Fans still arriving for joint memorial
Sport fans continued to trickle into the Standard Bank Arena in Johannesburg on Thursday to pay homage to three fallen South African sporting icons.
Fans wearing sport regalia were still taking their seats by 12.30pm, ahead of the service. A small group started singing before the entire arena erupted into song and dance.
Bafana Bafana and Orlando Pirates captain Senzo Meyiwa was shot dead on Sunday evening in Vosloorus, Ekurhuleni, while visiting his singer girlfriend Kelly Khumalo. Two men allegedly entered the house and shot him before fleeing.
One of South Africa's star athletes and 800m sensation Mbulaeni Mulaudzi was killed in a car accident in Mpumalanga on Friday. He was on his way to Johannesburg when he lost control of his car near Emalahleni.
Welterweight boxer Phindile Mwelase died on Saturday after being in a coma for two weeks following a bout.
Among the dignitaries assembling at the Standard Bank Arena were SA Football Association president Danny Jordaan, Bafana Bafana coach Shakes Mashaba, South African hammer throw legend Chris Harmse, and ANC veteran Winnie Madikizela-Mandela.
According to the programme former Bafana Bafana captain Ithumeleng Khune and Pirates player Lucky Lekgwathi would pay tribute to Meyiwa.
Olympic long-jump silver medalist Khotso Mokoena and 800m silver medalist Hezekiel Sepeng would speak about Mulaudzi.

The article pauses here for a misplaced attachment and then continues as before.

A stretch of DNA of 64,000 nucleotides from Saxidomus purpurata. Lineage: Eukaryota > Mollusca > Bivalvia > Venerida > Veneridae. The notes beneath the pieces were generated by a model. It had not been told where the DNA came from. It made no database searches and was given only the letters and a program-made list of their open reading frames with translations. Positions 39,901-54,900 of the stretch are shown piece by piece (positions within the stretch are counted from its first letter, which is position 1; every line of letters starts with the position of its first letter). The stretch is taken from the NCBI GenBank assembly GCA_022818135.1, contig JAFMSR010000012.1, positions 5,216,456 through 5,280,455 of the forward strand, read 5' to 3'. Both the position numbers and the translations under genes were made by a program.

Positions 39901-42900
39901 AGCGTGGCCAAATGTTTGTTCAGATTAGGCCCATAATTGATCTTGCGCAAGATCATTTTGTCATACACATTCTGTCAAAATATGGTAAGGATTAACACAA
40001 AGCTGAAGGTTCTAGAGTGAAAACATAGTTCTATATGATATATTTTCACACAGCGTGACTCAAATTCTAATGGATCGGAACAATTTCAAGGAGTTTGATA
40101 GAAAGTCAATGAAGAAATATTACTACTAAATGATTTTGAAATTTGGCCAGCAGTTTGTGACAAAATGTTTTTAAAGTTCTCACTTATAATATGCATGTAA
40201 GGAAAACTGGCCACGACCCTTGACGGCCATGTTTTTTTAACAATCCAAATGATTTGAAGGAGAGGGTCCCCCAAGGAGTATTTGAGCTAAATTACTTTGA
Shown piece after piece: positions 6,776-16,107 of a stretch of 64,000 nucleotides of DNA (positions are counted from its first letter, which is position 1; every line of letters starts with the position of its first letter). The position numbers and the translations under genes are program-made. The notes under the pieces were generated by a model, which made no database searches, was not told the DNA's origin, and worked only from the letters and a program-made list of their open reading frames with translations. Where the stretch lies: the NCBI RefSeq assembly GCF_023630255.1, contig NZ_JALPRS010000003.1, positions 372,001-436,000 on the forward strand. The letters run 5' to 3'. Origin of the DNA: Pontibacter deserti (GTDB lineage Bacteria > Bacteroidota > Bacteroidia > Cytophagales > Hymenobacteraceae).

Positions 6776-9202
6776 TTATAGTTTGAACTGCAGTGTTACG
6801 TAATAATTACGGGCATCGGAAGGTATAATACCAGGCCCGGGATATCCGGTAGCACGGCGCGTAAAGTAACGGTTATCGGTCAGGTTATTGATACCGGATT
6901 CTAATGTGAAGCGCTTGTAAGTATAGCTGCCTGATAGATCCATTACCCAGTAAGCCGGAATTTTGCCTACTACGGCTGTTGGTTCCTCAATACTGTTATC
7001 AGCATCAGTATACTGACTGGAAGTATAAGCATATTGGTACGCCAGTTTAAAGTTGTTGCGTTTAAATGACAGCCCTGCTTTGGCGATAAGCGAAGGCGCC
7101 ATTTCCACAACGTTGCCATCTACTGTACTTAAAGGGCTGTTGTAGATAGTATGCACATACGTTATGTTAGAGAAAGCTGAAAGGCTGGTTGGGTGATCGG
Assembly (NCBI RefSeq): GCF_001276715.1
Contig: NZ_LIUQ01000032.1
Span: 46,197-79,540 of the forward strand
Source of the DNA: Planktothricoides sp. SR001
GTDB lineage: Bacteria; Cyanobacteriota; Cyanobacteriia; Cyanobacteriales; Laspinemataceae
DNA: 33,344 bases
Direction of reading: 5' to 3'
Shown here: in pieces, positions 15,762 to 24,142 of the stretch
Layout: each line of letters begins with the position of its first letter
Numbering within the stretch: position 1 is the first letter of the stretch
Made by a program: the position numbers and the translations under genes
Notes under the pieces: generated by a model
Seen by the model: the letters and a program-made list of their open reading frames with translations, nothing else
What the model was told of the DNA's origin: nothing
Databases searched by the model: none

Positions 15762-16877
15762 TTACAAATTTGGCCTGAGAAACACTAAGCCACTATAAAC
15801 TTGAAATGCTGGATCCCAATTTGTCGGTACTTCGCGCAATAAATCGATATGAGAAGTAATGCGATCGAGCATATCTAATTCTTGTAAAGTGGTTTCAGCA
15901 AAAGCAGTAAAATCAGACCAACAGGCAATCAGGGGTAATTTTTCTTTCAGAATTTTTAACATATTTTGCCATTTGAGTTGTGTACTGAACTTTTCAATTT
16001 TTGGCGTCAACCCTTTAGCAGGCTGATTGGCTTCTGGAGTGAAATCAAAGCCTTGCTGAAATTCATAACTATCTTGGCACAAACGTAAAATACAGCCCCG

Actor, producer and Pirates fan Kenneth Nkosi said: "I am here because South Africa has lost a lot in one week, an athlete, boxer, and soccer player. It is really sad, even more sad is with the youngest man Senzo Meyiwa, because I'm an Orlando Pirates supporter," he said.
Nkosi said the manner in which Meyiwa was killed called for the nation to reflect and question his legacy. He said life was becoming cheaper in the country.
"It is becoming very easy for a person's life to be taken away in South Africa. I met and spent time with Senzo and he was very kind and charming and to lose someone like that is not good," he said.
Nkosi said street committees were needed to ensure the safety of residents. He said every family had to be involved in patrolling its neighbourhood.
"As South Africans we need to decide if we want our country to be like this -- be scared in our homes and cars. We must do something about this [crime] because this has happened to a lot of icons in the past," he said.
Nkosi conveyed his condolences and said the families were not alone in their grief.
Hendrik Mokganyetsi, former South African 400m record holder, said he could not contain his emotions when he heard about Mulaudzi.
"The day I received the message I couldn't come to grips with it and even today I can't digest it. It is a tragedy for the country and a tragedy to the athletics fraternity and he has left a vacuum," he said.
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